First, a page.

the year of the Lord’s favor” (Lk. 4:18-19) The contrast cannot be greater between the utopia announced by Jesus and the reality that we are living. The world we see around us seems to confirm that, no matter how far we walk, we will not reach the horizon of the utopia we desire. Faced with this situation of uncertainty and ambiguity, the “Take heart; it is I, do not be afraid!” invites us to adjust our expectations for the future, but it does so by reinforcing “the fundamental element of utopia: hope.”3




This utopia does not mean a simple assumption that everything is or will be wonderful; rather, it represents our conviction that there are always alternatives. John Baptist de La Salle reminds us that “there is nothing to be gained by being discouraged.”4 Like our Founder, who had his feet firmly on the ground, we are certain that the world is something greater than our short passage in it. Thanks to our tricentennial experience, we know that the two steps that we walk towards the horizon mean small progress that keeps hope alive for the future. The last General Chapter pointed out the horizon towards which we should walk, making us aware that this utopia—the work of God that is also ours—required concrete steps to carry it out. The General Council proposed an itinerary5 that would bring us closer to that horizon, marked by frequent signs conveniently placed each year through the Lasallian Reflections.



certainly been able to take two more steps towards:

The slogans, mega trends, biblical icons and reminders of our common history suggested in them have given us the opportunity to find in our usual contexts areas where these two steps have the capacity to turn into transformative results.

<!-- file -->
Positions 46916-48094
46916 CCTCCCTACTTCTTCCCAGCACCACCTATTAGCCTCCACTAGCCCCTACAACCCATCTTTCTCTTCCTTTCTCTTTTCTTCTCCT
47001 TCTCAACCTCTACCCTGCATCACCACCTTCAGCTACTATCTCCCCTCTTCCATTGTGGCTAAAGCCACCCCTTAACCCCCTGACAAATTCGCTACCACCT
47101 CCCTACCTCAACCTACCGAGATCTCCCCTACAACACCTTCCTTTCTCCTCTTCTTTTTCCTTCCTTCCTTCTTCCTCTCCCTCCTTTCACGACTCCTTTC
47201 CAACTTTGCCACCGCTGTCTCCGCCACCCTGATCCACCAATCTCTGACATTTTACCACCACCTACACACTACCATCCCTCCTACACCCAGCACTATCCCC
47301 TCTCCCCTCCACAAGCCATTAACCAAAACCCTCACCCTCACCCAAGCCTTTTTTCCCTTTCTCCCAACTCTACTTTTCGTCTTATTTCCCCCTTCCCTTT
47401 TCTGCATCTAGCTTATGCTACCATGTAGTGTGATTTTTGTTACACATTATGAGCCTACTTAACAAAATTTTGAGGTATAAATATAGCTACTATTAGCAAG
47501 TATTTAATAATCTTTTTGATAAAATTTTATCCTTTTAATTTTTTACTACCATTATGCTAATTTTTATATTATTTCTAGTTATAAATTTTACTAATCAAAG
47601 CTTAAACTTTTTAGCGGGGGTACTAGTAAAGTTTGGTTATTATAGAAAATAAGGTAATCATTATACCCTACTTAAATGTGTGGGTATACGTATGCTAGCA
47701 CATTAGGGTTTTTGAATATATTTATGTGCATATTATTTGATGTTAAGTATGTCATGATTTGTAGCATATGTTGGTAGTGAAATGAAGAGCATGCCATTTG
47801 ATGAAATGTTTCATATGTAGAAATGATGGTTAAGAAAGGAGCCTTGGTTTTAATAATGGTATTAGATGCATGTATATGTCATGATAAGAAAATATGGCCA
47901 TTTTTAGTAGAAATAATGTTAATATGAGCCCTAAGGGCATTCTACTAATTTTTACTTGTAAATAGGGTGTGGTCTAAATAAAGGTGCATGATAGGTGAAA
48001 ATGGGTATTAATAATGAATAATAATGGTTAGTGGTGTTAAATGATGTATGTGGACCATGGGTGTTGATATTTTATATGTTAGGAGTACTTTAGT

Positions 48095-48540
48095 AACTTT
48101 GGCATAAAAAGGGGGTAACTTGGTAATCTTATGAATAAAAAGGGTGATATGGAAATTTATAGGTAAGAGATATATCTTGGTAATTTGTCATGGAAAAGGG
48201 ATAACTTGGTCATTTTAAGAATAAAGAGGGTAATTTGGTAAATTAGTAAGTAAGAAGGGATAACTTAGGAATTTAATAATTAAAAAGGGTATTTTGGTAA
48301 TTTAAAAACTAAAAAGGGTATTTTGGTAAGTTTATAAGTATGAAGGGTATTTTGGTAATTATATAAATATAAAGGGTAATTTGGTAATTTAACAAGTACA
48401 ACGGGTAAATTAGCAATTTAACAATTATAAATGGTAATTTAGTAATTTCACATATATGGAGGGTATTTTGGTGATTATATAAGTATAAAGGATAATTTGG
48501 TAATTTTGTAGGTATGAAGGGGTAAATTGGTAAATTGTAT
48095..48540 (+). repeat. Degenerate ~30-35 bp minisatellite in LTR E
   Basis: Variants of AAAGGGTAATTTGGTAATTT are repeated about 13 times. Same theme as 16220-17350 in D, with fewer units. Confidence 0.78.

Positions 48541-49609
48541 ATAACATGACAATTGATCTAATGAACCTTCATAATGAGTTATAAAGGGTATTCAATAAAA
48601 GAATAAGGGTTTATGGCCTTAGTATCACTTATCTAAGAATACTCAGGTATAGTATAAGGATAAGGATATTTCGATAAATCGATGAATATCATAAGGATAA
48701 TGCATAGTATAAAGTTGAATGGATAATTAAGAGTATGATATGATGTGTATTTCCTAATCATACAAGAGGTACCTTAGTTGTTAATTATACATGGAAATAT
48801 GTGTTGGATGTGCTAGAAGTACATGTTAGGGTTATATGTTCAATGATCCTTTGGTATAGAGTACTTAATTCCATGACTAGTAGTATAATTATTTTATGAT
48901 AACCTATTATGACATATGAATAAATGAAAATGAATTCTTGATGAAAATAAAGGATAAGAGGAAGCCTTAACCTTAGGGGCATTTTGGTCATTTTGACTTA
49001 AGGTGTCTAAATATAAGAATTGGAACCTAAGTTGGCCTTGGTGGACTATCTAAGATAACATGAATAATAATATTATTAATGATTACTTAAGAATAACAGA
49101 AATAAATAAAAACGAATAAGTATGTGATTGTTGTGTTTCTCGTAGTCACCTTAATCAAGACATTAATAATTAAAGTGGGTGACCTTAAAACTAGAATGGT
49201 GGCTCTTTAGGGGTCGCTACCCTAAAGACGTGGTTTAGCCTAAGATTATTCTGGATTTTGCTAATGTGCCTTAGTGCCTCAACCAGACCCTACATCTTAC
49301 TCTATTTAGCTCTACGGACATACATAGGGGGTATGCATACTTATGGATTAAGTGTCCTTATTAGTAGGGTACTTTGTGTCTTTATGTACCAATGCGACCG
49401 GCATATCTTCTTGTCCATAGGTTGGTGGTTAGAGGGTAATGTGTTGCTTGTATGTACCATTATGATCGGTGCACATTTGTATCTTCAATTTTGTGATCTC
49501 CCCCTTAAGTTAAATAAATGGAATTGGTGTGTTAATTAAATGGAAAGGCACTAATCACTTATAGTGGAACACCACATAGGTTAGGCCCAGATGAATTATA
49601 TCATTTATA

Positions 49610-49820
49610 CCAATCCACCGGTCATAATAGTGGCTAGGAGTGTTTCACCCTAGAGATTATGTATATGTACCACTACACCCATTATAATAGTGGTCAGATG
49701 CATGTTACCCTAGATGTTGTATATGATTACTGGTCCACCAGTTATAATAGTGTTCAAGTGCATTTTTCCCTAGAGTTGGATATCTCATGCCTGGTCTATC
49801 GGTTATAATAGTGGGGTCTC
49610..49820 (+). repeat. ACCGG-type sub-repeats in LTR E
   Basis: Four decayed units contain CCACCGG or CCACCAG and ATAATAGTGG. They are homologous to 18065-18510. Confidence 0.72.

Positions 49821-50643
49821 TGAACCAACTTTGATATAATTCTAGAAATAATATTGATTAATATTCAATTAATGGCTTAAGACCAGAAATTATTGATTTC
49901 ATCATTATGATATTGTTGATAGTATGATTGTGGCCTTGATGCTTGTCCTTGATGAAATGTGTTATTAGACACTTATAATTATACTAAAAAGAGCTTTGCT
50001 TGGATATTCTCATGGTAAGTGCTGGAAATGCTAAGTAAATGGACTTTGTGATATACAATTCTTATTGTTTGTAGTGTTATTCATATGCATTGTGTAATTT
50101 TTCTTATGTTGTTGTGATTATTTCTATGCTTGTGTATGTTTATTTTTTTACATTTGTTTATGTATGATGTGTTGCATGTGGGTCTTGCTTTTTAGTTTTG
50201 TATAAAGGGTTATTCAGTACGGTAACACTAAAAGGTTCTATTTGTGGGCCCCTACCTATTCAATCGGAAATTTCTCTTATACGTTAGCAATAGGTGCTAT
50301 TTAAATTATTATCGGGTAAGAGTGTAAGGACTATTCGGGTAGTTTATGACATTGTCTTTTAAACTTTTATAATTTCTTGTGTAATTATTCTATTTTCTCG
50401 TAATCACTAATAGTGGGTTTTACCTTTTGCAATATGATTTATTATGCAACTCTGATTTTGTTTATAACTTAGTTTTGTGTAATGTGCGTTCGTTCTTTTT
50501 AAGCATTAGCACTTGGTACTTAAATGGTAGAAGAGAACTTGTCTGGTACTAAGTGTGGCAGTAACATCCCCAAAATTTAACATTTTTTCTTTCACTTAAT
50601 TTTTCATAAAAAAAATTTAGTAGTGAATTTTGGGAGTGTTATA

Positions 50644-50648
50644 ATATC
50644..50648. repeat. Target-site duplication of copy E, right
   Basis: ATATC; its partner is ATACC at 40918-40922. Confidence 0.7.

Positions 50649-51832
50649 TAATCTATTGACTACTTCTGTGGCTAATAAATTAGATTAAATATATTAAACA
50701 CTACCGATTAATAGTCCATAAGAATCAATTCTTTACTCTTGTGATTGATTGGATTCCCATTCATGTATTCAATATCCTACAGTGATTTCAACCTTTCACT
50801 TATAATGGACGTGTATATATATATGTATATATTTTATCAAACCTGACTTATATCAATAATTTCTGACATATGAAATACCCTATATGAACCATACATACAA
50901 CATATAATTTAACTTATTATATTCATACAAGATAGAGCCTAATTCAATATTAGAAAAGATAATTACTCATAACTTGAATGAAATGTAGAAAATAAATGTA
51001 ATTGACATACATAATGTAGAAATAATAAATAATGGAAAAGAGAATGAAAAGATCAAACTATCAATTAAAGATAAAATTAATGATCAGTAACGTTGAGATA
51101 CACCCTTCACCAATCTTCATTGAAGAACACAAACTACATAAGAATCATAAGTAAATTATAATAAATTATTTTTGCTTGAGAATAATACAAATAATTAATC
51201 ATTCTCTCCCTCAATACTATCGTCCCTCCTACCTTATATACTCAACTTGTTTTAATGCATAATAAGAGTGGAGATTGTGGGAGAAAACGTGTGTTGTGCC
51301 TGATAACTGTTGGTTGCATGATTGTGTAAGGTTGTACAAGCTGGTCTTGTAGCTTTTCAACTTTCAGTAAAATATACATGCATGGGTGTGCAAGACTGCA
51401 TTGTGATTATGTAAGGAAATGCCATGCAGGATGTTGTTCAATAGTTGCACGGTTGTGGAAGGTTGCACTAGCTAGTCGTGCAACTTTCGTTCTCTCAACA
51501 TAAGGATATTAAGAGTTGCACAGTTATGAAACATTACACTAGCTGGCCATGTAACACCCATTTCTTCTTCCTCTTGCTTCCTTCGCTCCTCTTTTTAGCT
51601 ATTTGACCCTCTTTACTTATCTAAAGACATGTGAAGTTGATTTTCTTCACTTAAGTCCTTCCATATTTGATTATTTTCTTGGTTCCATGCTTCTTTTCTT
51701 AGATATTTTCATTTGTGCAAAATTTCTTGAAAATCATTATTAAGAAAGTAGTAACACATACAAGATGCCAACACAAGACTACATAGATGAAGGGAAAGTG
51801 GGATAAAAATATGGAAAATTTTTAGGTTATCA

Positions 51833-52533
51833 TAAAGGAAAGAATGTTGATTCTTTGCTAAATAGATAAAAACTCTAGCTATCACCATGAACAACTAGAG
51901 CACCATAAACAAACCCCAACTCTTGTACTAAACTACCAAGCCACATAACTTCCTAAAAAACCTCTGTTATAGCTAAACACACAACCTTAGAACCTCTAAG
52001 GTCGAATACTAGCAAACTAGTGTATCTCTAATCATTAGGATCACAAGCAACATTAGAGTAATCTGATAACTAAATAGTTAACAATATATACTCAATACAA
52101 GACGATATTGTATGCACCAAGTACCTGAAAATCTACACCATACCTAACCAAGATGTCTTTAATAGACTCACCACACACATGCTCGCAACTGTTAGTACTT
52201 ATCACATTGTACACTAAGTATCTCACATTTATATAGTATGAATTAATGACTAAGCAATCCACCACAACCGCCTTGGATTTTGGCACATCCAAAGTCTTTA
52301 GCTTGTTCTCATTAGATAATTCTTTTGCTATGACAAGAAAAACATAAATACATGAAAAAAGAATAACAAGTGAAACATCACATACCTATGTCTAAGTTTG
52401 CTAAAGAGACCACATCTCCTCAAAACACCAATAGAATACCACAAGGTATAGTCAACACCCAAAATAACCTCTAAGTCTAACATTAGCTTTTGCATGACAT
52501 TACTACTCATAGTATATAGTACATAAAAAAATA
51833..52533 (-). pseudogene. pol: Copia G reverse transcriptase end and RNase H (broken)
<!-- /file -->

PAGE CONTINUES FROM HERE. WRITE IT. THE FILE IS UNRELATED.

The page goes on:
1. The exercise of leadership and the communicative task in complex circumstances:

In fact, the objectives proposed at that time have helped us to take the necessary steps, not only to approach our goals, but also to build new paths and transform lives. Above all, in recent months we have confirmed that ours is a Possible Mission for Lasallians. In a simple survey we conducted to learn more about initiatives that exemplify the possibility of this mission, we discovered nearly 90 generous and creative responses to the challenges presented by the situation we live in these times. We highlight just a few of these initiatives, divided into six areas that, in our opinion, represent many others that demonstrate that we have

The circumstances have given a great impulse to the transformation of the leadership structures in the Institute at all levels. It is true that the adoption of more advanced communication technologies has allowed us greater flexibility, regularity, and effectiveness in administrative meetings and in the exercise of authority. The initiatives taken by leadership teams at all levels are numerous and effective; the common denominator in all of them is a change in perspective: we now better understand that true leadership needs to be prepared to govern and be encouraging in circumstances with higher levels of uncertainty, complexity and ambiguity.



2. Openness to wider collaboration:

Perhaps the most visible effort in terms of the number of people involved and the effective economic response it produced were the #LasalleCOVID and #LaSalleBeirut campaigns organized by the Secretariat for Solidarity and Development.10 Here, the Institute reacted as what it really is: a single body.